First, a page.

Like you, I’m an incomer to the area even though I’ve had my house her for 18years. Respecting the local families and their traditions has to be observed-particularly in Lockdown. It is not the Scottish way to show emotions. We feel great fear for our loved ones but it’s simply not done here to talk about it. St. Andrews is silent but for the church bells. On the beach, however I still hear children’s laughter and that is when I know all will be well.

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  2. Thank you for your Easter Epistle. Good to know you are doing ok in these surreal times. I will be delivering school lunches today & each Tuesday for as long as necessary. Otherwise I am out only to shop or take Sam or Tim to work. Their jobs are deemed important but Tim IS trying to work from home.
    Sadly our internet is not too great so he will at times have to bike over to the other side of Edinburgh.
    We are so fortunate to have our garden. T is growing tomatoes, beans, peas & rocket and our rhubarb is doing very well as are wild strawberries. I only do weeding, cut the grass & nurture my wild orchids…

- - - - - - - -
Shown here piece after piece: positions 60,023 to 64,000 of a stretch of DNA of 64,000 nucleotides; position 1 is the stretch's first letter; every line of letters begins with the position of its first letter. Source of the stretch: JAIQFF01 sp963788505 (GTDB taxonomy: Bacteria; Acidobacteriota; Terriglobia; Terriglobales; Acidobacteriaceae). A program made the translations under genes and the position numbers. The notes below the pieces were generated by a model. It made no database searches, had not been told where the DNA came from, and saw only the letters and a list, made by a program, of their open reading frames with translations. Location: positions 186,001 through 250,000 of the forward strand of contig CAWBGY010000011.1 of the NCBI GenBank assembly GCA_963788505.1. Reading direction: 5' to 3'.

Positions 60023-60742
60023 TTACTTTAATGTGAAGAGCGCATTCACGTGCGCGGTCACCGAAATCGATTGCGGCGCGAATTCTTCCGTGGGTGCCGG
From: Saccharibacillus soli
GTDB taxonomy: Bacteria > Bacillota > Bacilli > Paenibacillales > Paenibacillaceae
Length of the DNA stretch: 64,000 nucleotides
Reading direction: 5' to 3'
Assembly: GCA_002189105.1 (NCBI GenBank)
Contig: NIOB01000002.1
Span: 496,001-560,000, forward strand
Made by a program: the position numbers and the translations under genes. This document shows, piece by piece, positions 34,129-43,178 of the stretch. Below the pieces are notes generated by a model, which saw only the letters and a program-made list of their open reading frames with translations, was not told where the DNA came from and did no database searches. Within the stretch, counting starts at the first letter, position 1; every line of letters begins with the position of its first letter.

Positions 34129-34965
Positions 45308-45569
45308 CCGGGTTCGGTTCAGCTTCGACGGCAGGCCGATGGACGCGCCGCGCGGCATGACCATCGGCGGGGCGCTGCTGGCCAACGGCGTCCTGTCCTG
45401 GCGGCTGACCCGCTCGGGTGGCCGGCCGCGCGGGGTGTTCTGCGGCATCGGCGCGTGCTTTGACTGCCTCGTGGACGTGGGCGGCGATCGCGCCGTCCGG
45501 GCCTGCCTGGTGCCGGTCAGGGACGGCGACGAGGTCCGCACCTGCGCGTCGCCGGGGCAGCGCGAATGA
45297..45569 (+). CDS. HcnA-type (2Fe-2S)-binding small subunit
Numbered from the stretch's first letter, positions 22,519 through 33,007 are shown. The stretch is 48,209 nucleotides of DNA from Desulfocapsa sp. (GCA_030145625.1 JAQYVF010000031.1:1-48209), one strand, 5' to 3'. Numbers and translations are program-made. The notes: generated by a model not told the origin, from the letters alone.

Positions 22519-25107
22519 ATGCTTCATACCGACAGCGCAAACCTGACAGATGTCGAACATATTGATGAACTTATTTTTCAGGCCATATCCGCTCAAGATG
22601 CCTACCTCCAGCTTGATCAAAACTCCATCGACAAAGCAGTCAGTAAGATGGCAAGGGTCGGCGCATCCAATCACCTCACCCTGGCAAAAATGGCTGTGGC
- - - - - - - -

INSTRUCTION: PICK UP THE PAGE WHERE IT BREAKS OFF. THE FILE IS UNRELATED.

Your knitting looks lovely – all the best to Hannah for safe arrival of her wee one. Do hope you don’t have to wait too long for a cuddle… it will be all the more special when it happens. Thank goodness for internet in the meantime.
    We are walking most days and yesterday discovered a new path. Only 34 yrs in Lasswade & we never walked it before! Downside was we had to cross an electric fence to get back to the road home…oops.
    Lots of love to you & Walt. So glad you are keeping well. G x

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    1. Thank you Gillian. Lovely hearing from you. Well done delivering school dinners. It feels strange just staying in the house and not doing anything to help but that is what we have been told to do! You have a wonderful garden and views and it’s a great feeling growing and eating your own food. I miss rhubarb! Wrong soil and climate here although it has been raining all day !
      How is your Mum? I see Sheila’s lovely photos of BofA .. great memories! Take care and live to all the family. Yxx